Combined helium-3/proton magnetic resonance imaging measurement of ventilated lung volumes in smokers compared to never-smokers

Neil Woodhouse, Jim M Wild, Martyn N J Paley, Stanislao Fichele, Zead Said, Andrew J Swift, Edwin J R van Beek

Research output: Contribution to journalArticlepeer-review

Abstract / Description of output

PURPOSE: To use a combination of helium-3 (3-He) magnetic resonance imaging (MRI) and proton single-shot fast spin echo (SSFSE) to compare ventilated lung volumes in groups of "healthy" smokers, smokers diagnosed with moderate chronic obstructive pulmonary disease (COPD), and never-smokers.

MATERIALS AND METHODS: All study participants were assessed with spirometry prior to imaging. 3-He images were collected during an arrested breath hold, after inhaling a mixture of 200 mL of hyperpolarized 3-He/800 mL of N2. Proton SSFSE images were acquired after inhaling 1 liter of room air. The ventilated volume for each study participant was calculated from the 3-He images, and a ratio was calculated to give a percentage ventilated lung volume.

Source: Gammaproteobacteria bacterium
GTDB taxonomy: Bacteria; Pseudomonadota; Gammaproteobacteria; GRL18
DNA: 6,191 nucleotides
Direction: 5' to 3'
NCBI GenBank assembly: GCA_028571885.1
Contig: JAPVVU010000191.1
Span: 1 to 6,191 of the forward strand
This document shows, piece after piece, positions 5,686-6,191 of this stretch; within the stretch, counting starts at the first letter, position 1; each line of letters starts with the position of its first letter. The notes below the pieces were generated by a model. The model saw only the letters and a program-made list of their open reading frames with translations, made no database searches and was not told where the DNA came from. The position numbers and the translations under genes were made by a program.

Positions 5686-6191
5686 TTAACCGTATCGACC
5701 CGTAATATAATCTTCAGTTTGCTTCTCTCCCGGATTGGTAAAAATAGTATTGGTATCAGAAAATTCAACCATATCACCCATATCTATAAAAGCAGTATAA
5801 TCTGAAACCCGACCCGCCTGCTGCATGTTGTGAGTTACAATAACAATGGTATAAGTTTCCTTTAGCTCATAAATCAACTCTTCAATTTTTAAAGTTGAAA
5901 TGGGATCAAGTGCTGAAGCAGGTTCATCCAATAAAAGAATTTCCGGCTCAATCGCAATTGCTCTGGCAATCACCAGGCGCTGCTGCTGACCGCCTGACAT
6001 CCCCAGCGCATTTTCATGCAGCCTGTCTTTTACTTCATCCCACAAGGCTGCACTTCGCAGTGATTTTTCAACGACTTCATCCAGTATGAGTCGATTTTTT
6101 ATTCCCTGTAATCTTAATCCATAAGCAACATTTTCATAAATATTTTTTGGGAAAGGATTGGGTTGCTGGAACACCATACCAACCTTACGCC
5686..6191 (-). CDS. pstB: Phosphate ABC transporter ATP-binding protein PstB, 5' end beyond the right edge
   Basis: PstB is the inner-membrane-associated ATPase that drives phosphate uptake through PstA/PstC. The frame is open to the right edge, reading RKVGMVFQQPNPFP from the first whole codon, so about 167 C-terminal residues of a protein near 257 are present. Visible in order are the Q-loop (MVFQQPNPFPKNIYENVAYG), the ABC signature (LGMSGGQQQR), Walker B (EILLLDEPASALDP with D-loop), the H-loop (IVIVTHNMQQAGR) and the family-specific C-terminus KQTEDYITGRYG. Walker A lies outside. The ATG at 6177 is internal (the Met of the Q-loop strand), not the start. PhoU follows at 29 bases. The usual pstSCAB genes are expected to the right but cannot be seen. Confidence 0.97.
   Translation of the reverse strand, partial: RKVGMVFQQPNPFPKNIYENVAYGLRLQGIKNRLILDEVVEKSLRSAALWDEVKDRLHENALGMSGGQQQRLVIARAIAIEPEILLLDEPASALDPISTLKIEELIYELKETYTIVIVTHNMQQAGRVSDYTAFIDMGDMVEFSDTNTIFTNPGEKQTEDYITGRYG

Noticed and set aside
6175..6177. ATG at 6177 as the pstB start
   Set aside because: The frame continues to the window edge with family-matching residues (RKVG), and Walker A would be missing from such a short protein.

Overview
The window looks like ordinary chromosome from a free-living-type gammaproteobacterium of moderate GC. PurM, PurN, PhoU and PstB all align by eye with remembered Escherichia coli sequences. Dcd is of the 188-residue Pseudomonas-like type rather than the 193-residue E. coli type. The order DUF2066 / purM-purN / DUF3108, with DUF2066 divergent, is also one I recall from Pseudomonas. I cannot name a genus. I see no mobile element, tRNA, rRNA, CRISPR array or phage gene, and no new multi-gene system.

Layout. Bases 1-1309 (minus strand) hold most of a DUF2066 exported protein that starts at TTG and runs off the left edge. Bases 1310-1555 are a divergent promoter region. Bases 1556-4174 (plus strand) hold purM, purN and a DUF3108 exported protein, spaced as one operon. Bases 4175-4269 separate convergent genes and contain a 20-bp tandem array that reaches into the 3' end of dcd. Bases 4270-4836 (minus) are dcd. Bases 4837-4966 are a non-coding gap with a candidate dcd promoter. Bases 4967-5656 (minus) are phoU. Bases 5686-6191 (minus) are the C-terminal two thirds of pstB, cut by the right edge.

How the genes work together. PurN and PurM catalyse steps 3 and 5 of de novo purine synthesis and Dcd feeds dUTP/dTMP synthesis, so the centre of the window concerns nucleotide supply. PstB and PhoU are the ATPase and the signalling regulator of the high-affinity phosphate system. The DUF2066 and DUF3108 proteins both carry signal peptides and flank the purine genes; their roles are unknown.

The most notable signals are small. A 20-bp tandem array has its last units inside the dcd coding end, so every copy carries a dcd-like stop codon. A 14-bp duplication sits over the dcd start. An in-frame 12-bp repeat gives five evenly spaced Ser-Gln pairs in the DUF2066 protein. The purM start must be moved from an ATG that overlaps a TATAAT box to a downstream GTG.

RESULTS: Never-smokers exhibited a 90% mean ventilated volume. The mean ventilated lung volumes for healthy smokers and smokers diagnosed with COPD were 75.2% and 67.6%, respectively. No correlation with spirometry was demonstrated for either of the smoking groups.

CONCLUSION: Combined 3-He/Proton SSFSE MRI of the lungs is a noninvasive method, using nonionizing radiation, which demonstrates ventilated airspaces and enables the calculation of ventilated lung volumes. This method appears to be sensitive to early obstructive changes in the lungs of smokers.

Original languageEnglish
Pages (from-to)365-9
Number of pages5
JournalJournal of Magnetic Resonance Imaging
Issue number4
Publication statusPublished - Apr 2005

Keywords / Materials (for Non-textual outputs)

  • Adult
  • Female
  • Helium
  • Humans
  • Isotopes
  • Lung Volume Measurements
  • Magnetic Resonance Imaging
  • Male
  • Middle Aged
  • Pulmonary Disease, Chronic Obstructive
  • Respiratory Physiological Phenomena
  • Smoking


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